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"Momo" hoax takes over the internet

by Bridgette Babb - copy editor
Thu, Mar 14th 2019 03:00 pm
hot seat The `Momo` challenge has put YouTube in deep waters. The challenge is a video of a weird looking creature, and it is said that the video gives children tips on committing suicide. The company has since taken down the video and has taken further action from preventing videos like it to appear again.
hot seat The "Momo" challenge has put YouTube in deep waters. The challenge is a video of a weird looking creature, and it is said that the video gives children tips on committing suicide. The company has since taken down the video and has taken further action from preventing videos like it to appear again.

Recently a new threat has surfaced that parents are being warned about. The “MOMO” challenge has gone viral and is said to encourage children to commit suicide. There are conflicting reports on if this challenge is legitimate.

Momo is a creature with jet black hair, bulging eyes and  a contorted smile. The figure would allegedly appear during children’s videos on YouTube, telling them different ways to end their lives. 

According to reports from theweek.co.uk the figure allegedly did the same on WhatsApp to children in the United Kingdom. WhatsApp is a messenger that allows people to make calls and chat through the app, no matter the location. 

Reports of the challenge spread rapidly as more media outlets shared the image, warning others about a threat no one was positive existed. “News coverage of the momo challenge is prompting schools or the police to warn about the supposed risks posed by the momo challenge, which has in turn produced more news stories warning about the challenge,” Jim Waterson from The Guardian said. 

According to the Washington Post, the game is allegedly rumored to be “linked to at least three recent cases of minors who killed themselves in Argentina, Colombia and India.” It was reported that a 12-year-old girl and 16-year-old boy in Colombia commited suicide within 48 hours of each other. The Colombian police said that the two individuals were participating in the challenge, according to a statement given to RCN Radio.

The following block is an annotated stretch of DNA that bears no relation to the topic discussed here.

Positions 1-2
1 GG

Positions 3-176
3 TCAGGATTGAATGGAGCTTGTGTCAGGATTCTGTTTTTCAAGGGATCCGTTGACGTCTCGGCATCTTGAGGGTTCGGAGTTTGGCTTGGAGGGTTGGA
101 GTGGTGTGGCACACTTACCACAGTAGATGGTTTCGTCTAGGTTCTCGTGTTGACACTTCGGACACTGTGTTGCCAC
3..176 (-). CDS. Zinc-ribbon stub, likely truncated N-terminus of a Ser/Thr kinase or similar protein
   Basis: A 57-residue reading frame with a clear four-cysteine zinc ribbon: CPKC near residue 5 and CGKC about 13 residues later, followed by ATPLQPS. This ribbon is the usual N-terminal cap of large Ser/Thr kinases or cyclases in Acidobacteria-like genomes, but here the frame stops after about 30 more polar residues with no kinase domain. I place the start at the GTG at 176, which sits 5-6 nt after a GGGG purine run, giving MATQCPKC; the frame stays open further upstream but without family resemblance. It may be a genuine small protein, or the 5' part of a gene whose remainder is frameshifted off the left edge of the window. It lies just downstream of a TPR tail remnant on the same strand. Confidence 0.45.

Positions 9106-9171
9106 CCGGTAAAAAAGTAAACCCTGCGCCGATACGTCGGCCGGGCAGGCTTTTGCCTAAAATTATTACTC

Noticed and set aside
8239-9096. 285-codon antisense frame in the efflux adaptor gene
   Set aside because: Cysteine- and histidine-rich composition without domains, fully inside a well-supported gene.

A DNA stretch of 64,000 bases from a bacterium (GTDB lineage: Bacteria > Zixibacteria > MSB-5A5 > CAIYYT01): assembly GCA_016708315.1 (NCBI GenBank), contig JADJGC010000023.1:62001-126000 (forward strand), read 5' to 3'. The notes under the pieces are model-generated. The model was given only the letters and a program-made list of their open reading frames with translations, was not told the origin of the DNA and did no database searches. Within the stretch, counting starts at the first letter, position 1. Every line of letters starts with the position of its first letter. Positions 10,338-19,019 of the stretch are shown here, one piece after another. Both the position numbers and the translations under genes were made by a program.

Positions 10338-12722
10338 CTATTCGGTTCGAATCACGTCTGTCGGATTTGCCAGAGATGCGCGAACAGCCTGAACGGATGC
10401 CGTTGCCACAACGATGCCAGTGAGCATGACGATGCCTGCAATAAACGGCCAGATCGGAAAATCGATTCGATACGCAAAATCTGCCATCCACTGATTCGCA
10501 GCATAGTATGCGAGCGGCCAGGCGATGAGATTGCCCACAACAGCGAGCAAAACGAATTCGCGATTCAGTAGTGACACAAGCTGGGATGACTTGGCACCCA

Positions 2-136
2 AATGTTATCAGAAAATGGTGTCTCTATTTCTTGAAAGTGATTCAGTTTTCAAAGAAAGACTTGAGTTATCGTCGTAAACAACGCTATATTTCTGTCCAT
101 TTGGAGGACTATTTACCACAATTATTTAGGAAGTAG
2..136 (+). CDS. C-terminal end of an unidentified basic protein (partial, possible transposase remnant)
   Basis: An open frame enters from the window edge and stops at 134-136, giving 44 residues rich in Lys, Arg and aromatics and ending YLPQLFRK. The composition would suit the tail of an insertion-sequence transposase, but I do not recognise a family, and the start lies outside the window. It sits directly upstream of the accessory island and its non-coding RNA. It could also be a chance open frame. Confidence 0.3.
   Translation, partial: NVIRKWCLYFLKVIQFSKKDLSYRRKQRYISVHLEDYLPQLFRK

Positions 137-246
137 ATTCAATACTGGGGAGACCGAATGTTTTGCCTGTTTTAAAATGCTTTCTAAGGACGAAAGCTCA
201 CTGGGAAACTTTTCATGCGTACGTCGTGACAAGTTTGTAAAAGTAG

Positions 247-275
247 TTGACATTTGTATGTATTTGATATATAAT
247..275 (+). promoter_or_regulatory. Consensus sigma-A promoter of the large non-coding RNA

“Young people are accessing it,” Government Secretary Janier Londono of Barbosa in the Antioquia region said. “The game has several challenges, they are accessing them and, in the end, it leads to suicide to finish the game.”

There are currently no reports or evidence that can ring  truth to any of these allegations. Insider disclosed that Mexican authorities traced the game back to a Facebook group. In this group, the individuals were peerpressured to begin corresponding with an unknown number.

Multiple news outlets report there has been a vast amount of phone numbers saying they are “Momo,” using area codes from Japan, Mexico and Colombia. Fox News disclosed a WhatsApp spokesperson that stated that the company cares deeply about the safety of its users.

“It’s easy to block any phone number and we encourage users to report problematic messages to us so we can take action,” the spokesperson said. 

As most things that go viral, memes about the challenge came from far and wide. 

Most made fun of the ugly appearance of the creature, while others added funny commentary, questioning how anyone could ever be afraid of something so silly. In the opinion of Plymouth University IT professor Andy Phippen, the appeal is in the look of the creature.

“Things like Momo become social media storms because folks are so keen to share. It's a nasty looking image which looks scary, so, the gut feeling would be this would scare kids,” Phippen said. “But check the sources and the evidence trail soon runs dry. It's viral content at the end of the day, propagating just adds fuel to the fire, and creates unfounded hysteria. Don't believe everything you read online.” The Momo hysteria personifies how important the media is in response to sharing information. Without things such as Facebook, Instagram and news outlets, this story would not have been as big as it is.

 It also shows how repetition of information shapes our society. An individual can see a story so any times that in the end it starts to get a little easier to believe. We as a society must work on being more media literate, to know what is real and what is a hoax.